How to learn Hydrofoil? Foilmount Review, Takuma Concept Foil tests

There is so much hype about hydrofoils but I never had a chance to actually try it. I have Takuma Concept foil and attached it to the regular rigid surfboard and inflatable SUP using Foilmount.

However the area where I live does not have the conditions for foiling and I needed a calm lake with a towing boat crew to help me learn it. Finally today I got a chance to try this hydrofoil thing with a towing crew on a lake!

Unfortunately none of the crew ever tried or ever seen a hydrofoil, so there was no “expert teacher” to guide me and we had to learn it as we go. It took 3 hours and it was one of the most frustrating and humiliating experiences.

I’ve never experienced anything that hard despite some good knowledge in wake boarding and wake surfing, this is a completely different beast. First I tried the inflatable SUP with foil attached to it. I expected that being a big and stable it will be much easier for me to learn starting from the standing position.

It was complete mayhem. The board was wobbling, flying nose up completely out of control. That was so frustrating and impossible to control it. Next we attached the foil to the rigid and smaller 8 feet surfboard. I started trying to foil laying on it on the belly or staying on the knees but it was impossible to balance.

Once the foil lift up, I lost all the control. The only solution was to balance by standing up on the feet but this alone was very hard task to accomplish, as with foil attached the board is always in horizontal position so you cant quickly start it like a wake board from the water with both legs on it. You have to be pulled by one arm and somehow after getting speed put front leg in front, then back leg and try to stand up.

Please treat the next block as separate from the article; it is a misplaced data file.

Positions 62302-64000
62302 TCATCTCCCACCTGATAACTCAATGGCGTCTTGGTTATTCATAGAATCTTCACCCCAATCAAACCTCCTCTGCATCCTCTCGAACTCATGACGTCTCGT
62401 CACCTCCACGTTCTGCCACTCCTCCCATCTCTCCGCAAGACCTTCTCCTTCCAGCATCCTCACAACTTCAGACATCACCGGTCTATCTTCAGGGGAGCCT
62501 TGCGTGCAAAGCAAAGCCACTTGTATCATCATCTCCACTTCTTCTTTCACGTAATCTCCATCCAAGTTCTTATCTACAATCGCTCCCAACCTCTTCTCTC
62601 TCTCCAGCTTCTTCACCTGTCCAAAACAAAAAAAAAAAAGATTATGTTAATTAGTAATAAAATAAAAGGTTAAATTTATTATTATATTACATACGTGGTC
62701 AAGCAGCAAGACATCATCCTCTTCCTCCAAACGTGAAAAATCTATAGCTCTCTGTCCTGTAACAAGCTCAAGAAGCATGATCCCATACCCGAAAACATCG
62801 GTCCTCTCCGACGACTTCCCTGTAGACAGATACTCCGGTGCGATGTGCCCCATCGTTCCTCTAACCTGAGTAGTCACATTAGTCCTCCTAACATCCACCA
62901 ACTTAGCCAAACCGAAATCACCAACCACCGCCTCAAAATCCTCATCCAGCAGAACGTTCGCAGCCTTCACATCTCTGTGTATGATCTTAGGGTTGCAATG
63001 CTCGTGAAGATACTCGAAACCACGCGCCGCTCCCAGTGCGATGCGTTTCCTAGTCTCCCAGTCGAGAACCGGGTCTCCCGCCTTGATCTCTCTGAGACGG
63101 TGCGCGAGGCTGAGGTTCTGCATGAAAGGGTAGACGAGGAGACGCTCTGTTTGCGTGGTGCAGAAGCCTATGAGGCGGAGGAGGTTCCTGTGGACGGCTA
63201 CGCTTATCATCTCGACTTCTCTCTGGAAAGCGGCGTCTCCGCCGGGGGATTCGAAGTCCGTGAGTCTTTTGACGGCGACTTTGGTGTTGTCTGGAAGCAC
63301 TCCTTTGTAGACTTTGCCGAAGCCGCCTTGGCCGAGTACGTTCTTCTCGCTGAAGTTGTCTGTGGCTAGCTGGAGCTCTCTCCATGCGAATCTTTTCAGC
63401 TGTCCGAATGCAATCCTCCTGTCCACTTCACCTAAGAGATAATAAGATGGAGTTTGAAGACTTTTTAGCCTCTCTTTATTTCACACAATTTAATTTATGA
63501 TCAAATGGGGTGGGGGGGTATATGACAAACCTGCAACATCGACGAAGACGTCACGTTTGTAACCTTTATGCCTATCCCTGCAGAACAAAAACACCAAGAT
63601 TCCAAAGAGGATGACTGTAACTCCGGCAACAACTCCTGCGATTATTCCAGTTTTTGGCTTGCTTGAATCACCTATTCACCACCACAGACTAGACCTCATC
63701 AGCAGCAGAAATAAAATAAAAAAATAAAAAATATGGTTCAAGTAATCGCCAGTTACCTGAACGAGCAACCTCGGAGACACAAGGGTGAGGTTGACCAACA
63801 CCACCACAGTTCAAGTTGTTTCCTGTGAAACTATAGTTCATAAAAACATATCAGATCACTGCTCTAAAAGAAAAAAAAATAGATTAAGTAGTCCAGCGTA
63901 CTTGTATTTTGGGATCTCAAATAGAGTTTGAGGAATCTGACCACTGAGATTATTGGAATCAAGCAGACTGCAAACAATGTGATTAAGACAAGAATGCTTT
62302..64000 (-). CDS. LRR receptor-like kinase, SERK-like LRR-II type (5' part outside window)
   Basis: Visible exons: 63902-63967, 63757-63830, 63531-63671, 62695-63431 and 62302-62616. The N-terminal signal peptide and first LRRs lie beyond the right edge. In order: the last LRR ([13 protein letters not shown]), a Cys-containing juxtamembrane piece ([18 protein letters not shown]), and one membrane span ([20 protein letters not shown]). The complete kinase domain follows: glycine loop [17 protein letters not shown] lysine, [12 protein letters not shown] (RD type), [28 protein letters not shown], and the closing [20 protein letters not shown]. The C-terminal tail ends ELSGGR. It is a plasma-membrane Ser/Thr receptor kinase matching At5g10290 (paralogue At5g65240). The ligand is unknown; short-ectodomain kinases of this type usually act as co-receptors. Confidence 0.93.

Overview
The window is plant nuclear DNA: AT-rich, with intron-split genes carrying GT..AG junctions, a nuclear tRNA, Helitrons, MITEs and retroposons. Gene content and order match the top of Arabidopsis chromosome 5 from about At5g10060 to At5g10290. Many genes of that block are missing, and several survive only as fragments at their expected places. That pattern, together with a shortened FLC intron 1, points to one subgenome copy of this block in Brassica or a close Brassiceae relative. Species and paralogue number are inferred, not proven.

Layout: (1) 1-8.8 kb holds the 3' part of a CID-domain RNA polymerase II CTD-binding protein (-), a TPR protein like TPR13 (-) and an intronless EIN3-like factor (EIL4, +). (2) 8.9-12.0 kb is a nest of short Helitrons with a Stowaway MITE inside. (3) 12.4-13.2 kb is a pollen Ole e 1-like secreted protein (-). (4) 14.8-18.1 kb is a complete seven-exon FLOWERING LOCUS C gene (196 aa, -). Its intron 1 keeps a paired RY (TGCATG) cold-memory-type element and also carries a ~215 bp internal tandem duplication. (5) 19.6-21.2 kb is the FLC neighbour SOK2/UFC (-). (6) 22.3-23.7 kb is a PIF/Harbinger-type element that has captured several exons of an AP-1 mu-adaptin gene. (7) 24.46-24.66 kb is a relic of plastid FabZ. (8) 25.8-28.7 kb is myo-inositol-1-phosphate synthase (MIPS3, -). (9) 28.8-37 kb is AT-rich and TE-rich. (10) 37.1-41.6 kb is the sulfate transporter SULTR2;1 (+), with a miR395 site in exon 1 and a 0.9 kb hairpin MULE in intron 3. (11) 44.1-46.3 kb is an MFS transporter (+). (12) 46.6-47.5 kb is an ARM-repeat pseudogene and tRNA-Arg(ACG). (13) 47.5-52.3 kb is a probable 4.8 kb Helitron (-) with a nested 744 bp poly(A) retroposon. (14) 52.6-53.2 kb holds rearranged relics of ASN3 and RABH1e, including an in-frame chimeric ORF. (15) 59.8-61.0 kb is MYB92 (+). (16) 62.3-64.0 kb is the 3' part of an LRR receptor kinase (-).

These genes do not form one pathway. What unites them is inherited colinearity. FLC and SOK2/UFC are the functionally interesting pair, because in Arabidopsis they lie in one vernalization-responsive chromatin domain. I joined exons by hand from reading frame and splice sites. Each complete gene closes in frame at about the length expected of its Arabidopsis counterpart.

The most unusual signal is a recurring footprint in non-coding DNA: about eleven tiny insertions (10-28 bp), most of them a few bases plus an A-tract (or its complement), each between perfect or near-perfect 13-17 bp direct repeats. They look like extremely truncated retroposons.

That was insanely hard for me . The hydrofoil creates huge drag when not foiling and you are pulled by one arm instead of two like in wakeboard, trying to hold the board with other hand and standing up at the same time.

Really a nightmare experience and required balancing skills that I never saw in my life. After I finally managed to stand up (pulled by one arm), the boat was ready to increase the speed to 9.5miles/hour, which for me was minimum speed to lift up.

After the board lifts up you can forget everything you know from regular surfing, jetboarding, wakesurfing etc as it’s a completely different 3 dimension balancing act which by itself is very hard and dangerous.Nose is flying up, you fall down in an awkward position and the board with a sharp foil flips over in the sky and falls on top of you.

I could get some cuts and bruises easily if I did not use the wetsuite, booties and helmet even though it was not cold. I highly recommend full protection when you learn it, the foil is very fast and very sharp on such speeds. Anyhow, after 3 hours of constant wipe outs and humiliation I could figure out what to do to be able to “fly” at least 10-15 seconds without falling.

It was pretty cool unusual feeling soaring above the water standing on a board that does not touch the surface. This however is very hard to maintain, that’s why most hydrofoil videos always last no longer than 20-30 seconds on each shot, then the person usually falls even if he is a professional I hope electric hydrofoils solve the issue of standing up, as for me the hardest part was that the energy was coming from top of my body pulled by one arm instead of the foil itself. It was fun to do it but I strongly recommend to get an experienced teacher if you want to learn foil and not try this at home alone.


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